Health Information Technology   HIPAA  

The Health Insurance Portability and Accountability Act of 1996


The Health Insurance Portability and Accountability Act of 1996 (HIPAA) sets industry-wide standards for the privacy and security of protected health information (PHI).  Among other things, HIPAA was established to reduce administrative burdens and costs in health care by standardizing electronic transmission of administrative and financial transactions.  HIPAA was amended by the Health Information Technology for Economic and Clinical Health (HITECH) Act of 2009 to strengthen privacy and security safeguards, which include extending liability to business associates and their subcontractors.  Updated requirements are detailed in the final HIPAA Omnibus Rule that went into effect on September 23, 2013. 

Key Components and Rules

HIPAA consists of three main components, or compliance areas, that center on policies and procedures, record keeping, technology, and building safety.  These include:  

1) Administrative – safeguards to ensure patient health information is correct and accessible to authorized parties
2) Physical – safeguards to prevent physical theft or lost devices containing electronic PHI
3) Technical – safeguards to protect networks and devices from unauthorized access and data breaches 

Assessing organizational strategy to achieve HIPAA compliance requires understanding six specific rules:  1) privacy; 2) security; 3) transactions and code sets; 4) unique identifiers; 5) enforcement; and 6) breach notification.  For more information on each of these rules, visit the Department of Health and Human Services (HHS) Office for Civil Rights (OCR) website here.    


Health care organizations should periodically refer to the Regulations and Guidance webpage of the Centers for Medicare & Medicaid Services (CMS) for more information and resources.  The HHS OCR website also provides updated information on guidance and FAQs.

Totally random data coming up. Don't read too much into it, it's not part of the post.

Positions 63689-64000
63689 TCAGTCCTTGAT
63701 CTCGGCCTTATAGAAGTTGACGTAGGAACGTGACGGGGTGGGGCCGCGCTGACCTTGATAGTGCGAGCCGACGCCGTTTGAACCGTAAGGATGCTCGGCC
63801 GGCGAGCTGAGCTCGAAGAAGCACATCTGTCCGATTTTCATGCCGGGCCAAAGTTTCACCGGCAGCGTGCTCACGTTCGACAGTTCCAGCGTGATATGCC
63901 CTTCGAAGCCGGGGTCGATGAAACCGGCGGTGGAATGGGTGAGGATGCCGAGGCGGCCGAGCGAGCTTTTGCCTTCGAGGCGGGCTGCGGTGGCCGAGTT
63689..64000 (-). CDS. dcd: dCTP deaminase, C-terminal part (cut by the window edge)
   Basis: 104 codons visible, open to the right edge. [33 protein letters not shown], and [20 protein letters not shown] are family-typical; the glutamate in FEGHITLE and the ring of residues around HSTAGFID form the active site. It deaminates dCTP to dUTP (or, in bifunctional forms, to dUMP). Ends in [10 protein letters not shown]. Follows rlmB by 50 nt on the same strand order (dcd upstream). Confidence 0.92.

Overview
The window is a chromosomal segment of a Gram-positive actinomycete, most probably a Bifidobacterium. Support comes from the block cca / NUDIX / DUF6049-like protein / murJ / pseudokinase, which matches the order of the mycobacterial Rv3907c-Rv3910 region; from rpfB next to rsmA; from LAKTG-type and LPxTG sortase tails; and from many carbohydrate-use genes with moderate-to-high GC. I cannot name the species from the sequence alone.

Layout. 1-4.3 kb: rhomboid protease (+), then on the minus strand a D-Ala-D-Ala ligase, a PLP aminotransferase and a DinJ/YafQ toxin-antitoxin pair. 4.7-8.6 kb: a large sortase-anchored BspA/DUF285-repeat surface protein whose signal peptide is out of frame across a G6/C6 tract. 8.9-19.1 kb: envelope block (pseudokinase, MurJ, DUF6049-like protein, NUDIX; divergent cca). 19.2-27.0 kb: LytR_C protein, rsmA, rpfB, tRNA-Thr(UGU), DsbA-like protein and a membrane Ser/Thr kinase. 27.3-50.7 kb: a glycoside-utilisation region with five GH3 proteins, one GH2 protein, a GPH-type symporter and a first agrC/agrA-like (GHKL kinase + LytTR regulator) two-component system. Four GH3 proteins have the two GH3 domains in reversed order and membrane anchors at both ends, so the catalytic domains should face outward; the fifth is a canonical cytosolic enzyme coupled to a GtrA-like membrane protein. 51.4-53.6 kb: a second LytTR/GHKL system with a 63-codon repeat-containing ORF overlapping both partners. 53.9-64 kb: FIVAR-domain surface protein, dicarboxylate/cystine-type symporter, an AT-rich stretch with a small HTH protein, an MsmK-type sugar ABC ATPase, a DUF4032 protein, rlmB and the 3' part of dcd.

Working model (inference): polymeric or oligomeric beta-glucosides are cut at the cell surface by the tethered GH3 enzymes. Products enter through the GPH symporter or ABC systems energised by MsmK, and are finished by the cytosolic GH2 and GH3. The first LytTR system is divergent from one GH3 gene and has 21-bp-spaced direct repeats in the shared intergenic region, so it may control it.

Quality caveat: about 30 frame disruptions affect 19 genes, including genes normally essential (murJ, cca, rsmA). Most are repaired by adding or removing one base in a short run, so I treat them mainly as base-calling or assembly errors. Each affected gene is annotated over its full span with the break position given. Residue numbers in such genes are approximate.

The following HIPAA resources might also be of interest:

The Administrative Simplification Enforcement and Testing Tool (ASSETT)

A CMS web-based application that allows an individual or organization to file a complaint against a HIPAA covered entity for potential non-compliance with non-privacy and security provisions of HIPAA and test HIPAA transactions. 

Key HITECH Changes to HIPAA (2018)

Title XIII, Division A of the American Recovery and Reinvestment Act of 2009 (ARRA) comprises the provision of the HITECH Act. These provisions created new requirements under HIPAA, particularly regarding strengthening privacy and security of PHI and increasing the penalties for violations of HIPAA.  This flyer provides a chart that summarizes key modifications to HIPAA made by HITECH. 

State versus Federal Comparison:  HIPAA Privacy Statute & Regulation (2003)

This document compares the similarities and differences in regulations addressing privacy of health care information between the Maryland Confidentiality of Medical Records Act (MCRMA) and HIPAA.

For additional information and resources, visit the MHCC cybersecurity webpage.

Last Updated: 8/26/2021